The 366 daily episodes in 2014 were chronological snapshots of earth history, beginning with the Precambrian in January and on to the Cenozoic in December. You can find them all in the index in the right sidebar. In 2015, the daily episodes for each month were assembled into monthly packages, and a few new episodes were posted. Now, the blog/podcast is on a weekly schedule with diverse topics, and the Facebook Page showcases photos on Mineral Monday and Fossil Friday. Thanks for your interest!

Sunday, November 2, 2014

November 2. Cretaceous time

The Cretaceous Period covers about 80 million years, making it the longest period of the Phanerozoic. It began with the end of the Jurassic and a minor extinction event about 145 million years ago, and lasted until 65 million years ago, when it ended with a big bang, the asteroid impact that produced one of the larger extinctions in earth history.

Because it’s so long, there have been attempts to subdivide the Cretaceous into two periods, but those proposals have not been accepted. Unlike some of the shorter periods that often are broken into early, middle, and late epochs, the basic subdivisions of the Cretaceous are only two – early and late. Beyond that, there are 12 stage names for the rocks. The corresponding Ages, the time divisions, were defined mostly in Europe and have European-derived names, but are used worldwide. Most of those ages range from 3 to 6 million years in their timespan, but the Aptian, Albian, and Campanian ages are 11 to 13 million years long.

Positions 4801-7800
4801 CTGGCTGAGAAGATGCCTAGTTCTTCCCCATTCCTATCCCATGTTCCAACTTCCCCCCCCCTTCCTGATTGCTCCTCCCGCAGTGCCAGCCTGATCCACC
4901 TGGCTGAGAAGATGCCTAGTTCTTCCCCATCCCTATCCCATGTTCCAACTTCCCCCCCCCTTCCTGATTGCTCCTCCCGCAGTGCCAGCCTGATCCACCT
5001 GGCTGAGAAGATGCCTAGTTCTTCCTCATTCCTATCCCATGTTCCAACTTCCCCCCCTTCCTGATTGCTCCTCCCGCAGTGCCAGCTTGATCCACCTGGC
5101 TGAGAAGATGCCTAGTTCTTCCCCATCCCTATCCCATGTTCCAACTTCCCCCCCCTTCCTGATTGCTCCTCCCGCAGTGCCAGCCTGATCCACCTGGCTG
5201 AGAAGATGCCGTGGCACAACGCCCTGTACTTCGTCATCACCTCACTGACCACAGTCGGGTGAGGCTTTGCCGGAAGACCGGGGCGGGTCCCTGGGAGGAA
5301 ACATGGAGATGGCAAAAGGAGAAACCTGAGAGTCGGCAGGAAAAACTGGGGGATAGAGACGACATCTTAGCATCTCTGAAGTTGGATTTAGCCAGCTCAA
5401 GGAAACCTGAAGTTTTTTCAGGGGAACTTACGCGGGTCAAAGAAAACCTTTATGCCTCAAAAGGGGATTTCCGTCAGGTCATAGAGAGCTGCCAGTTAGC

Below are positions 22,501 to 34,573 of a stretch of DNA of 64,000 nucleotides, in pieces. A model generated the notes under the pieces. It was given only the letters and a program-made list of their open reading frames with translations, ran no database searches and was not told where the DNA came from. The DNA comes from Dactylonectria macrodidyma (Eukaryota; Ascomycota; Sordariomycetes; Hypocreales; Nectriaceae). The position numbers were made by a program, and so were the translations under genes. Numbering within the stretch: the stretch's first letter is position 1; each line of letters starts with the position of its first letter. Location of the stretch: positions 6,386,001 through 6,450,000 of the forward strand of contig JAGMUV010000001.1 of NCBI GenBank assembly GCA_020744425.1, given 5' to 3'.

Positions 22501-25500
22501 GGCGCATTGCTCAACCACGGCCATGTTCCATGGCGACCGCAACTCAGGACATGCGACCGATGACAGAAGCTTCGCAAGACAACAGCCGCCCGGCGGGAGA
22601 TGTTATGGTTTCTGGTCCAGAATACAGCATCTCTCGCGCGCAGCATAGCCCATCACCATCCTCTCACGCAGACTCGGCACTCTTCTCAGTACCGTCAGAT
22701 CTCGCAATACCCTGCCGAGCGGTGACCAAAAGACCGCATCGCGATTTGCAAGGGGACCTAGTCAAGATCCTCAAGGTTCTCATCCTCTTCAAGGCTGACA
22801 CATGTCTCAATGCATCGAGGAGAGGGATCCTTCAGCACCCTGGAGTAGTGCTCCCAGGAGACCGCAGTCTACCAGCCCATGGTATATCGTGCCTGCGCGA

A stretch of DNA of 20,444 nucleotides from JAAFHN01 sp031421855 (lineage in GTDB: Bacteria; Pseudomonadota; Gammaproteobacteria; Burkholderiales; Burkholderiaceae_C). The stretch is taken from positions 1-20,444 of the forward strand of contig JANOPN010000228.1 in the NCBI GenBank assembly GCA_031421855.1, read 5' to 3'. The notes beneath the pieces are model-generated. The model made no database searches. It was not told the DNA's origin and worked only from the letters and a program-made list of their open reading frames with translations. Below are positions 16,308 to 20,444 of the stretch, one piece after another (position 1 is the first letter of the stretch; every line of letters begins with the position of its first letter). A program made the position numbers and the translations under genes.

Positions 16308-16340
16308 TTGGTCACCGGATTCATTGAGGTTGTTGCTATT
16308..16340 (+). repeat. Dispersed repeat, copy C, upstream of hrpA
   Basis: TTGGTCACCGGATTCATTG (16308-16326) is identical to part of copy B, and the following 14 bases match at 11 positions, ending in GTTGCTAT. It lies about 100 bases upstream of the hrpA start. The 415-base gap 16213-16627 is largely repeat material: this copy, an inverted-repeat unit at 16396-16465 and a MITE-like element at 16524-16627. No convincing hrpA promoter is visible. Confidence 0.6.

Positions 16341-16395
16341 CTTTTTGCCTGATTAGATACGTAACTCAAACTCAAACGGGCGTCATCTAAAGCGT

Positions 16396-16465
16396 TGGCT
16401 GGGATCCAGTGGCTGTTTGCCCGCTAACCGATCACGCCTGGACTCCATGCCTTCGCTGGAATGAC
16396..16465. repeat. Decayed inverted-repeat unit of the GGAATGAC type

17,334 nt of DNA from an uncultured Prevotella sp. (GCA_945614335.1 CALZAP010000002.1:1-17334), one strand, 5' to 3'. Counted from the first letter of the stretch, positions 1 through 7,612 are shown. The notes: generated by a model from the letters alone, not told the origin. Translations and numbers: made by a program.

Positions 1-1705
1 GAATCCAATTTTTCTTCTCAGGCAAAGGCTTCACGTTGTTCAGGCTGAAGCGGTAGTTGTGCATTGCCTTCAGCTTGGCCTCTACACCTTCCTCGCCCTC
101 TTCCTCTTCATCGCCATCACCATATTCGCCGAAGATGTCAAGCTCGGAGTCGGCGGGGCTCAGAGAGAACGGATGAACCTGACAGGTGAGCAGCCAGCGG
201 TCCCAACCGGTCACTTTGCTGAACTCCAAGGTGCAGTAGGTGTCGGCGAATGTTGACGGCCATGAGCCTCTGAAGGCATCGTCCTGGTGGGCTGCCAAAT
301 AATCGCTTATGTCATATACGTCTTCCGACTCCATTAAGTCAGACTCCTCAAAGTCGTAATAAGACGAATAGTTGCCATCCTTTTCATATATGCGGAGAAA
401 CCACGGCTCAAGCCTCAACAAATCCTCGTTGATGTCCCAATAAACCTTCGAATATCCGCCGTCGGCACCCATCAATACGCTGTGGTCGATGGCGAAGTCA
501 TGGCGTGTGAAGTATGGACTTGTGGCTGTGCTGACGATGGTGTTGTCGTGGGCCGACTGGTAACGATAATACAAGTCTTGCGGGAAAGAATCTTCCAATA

Generally, in marine rocks, the various ages of the Cretaceous are defined by international agreements that peg the boundaries to the first appearance of particular fossils, usually ammonites, but for some of them, the boundaries are defined by appearance or disappearance of other fossils, including certain species of crinoids, bivalves, and coccolithophores, the algae whose shells make up much of the Cretaceous chalk.

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Today’s geologic birthday is Marie Morisawa, born November 2, 1919, in Toledo, Ohio. Her specialty was geomorphology, the study of landforms and their origins. She wrote eight technical books and founded the journal Geomorphology.
—Richard I. Gibson

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